Weekending like a Beiruti

Some very interesting things about Lebanon are that it is small, its citizens are landlocked by very non-porous borders, and it has varied micro-climates. In an hour or an hour and a half, you can get from the beach where it is in the 70s (sorry guys, I’m speaking in Fahrenheit) to a cedar reserve in the mountains where there is snow on the ground. This is why on the weekends, basically everyone in Beirut who can (and by this I mean of course all of the elites who have second and third homes in the mountains/in their own towns…not the South Asian garbage collectors and the Ethiopian maids…unless accompanying their bosses and charges, of course!) goes out of the city to escape pollution, breathe deep, and spend time with family. Since Dani and I both were working a good bit during the weekdays, we decided to follow suit!

I realized that my lungs actually felt like they were in for a treat in Beirut – I was breathing deep, the sky above me was blue (not gray or blue-ish). I checked and saw that on a random day in December, Beirut was about 3x less polluted than Ahmedabad, and 10x less polluted than Delhi on a random day in December – so I suppose that makes some twisted sense. Nevertheless, after driving about 45 minutes to get into the mountains, the breathing deeply was certainly of a whole different kind, and I felt parts of my lungs I had not felt in ages.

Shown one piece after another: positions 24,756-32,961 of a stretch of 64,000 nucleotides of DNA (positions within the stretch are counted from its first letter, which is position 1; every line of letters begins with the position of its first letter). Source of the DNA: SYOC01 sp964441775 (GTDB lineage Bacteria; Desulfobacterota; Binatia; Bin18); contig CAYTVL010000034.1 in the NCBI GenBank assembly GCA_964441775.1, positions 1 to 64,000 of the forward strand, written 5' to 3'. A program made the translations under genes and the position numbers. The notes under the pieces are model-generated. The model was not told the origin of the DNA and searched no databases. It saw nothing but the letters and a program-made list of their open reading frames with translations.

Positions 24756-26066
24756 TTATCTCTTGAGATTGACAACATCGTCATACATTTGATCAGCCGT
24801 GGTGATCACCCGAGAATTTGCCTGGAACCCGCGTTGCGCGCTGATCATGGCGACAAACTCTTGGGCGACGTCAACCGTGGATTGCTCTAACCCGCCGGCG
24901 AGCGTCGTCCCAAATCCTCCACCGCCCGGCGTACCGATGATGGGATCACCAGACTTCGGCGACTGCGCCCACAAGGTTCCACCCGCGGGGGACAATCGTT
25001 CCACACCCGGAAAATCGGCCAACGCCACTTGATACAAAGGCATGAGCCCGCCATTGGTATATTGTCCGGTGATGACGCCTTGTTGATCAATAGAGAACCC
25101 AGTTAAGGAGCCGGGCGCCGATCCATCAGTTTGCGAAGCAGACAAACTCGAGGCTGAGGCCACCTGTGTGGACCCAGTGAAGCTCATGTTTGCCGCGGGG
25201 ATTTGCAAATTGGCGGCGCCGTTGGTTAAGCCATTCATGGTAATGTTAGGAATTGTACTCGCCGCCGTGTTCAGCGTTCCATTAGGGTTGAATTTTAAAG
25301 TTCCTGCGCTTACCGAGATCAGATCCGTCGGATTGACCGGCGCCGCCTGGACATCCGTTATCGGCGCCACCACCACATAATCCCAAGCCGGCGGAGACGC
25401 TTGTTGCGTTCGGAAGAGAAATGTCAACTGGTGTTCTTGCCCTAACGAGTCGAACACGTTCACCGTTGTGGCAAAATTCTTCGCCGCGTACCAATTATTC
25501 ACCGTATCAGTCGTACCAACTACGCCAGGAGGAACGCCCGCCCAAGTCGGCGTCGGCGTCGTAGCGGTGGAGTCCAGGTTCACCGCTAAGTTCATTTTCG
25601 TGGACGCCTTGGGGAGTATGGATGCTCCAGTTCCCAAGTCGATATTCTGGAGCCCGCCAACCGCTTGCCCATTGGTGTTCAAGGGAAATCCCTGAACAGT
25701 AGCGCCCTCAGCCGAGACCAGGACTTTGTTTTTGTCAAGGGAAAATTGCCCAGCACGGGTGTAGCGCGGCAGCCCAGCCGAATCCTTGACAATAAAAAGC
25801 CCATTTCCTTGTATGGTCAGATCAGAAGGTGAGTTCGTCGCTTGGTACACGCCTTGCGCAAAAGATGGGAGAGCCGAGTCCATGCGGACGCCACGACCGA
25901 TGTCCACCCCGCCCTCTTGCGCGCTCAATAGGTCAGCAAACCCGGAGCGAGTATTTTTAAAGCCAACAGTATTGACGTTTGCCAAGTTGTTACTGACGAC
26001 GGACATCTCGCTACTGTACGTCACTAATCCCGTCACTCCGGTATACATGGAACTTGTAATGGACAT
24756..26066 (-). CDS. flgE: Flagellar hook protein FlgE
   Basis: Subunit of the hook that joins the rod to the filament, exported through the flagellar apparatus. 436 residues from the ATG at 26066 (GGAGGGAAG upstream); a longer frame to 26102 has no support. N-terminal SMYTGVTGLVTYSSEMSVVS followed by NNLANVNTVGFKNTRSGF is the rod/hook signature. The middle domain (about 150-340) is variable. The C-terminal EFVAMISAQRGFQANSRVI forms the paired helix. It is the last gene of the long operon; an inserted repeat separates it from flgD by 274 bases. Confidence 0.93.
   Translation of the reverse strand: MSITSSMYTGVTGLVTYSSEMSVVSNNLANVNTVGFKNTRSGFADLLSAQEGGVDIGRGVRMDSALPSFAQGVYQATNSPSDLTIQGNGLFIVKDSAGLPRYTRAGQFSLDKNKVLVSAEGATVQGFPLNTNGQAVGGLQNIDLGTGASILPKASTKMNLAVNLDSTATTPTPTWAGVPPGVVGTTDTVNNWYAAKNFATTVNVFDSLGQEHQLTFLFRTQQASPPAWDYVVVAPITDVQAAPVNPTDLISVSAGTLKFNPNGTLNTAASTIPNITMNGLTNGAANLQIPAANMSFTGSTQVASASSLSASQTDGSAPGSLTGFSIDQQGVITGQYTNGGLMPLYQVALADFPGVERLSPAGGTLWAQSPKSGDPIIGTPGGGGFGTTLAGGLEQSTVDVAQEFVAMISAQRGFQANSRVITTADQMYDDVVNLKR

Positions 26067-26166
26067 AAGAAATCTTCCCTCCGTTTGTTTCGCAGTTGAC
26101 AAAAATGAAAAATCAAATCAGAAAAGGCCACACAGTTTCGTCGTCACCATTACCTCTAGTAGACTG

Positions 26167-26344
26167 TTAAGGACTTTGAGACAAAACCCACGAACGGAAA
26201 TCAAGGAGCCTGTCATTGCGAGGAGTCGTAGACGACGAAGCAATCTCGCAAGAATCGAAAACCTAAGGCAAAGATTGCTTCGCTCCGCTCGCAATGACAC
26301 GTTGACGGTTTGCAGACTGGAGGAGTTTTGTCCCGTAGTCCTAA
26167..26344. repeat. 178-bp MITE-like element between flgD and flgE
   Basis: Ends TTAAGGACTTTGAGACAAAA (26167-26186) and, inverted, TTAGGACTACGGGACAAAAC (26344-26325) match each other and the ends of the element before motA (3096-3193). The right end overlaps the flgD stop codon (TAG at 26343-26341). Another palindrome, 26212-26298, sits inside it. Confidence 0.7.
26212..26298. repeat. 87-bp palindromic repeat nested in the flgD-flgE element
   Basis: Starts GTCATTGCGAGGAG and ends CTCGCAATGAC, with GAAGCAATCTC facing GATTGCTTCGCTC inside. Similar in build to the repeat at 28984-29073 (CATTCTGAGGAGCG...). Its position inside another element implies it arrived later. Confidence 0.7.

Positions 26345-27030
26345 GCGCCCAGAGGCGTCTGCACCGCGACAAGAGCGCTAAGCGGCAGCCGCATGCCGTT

Weekend 1 – Byblos/Jbail

In the first weekend in December – the first one that I was in Lebanon, incidentally – the weather was unseasonably, and very comfortably, warm. We took a bus to Byblos – called Jbail in Arabic – perhaps the oldest continuously inhabited city in the world, since maybe 5000 or 7000 BC, and a UNESCO World Heritage Site.

In the morning, we caught a 1.5 hour bus from Beirut to Jbail – for about $1.3 per person! Only the lower and lower-middle classes use the bus – everyone else has a car or two – and all the buses (well, really large vans) are run by private companies (there is no public transportation).

Once we reached Jbail, we went to a beach for a little while, Daniel took a much-desired dip into the cold, cold ocean (December is definitely winter in Beirut, though temperatures were amazingly in the 60s and 70s for most of the time), then walked around the port.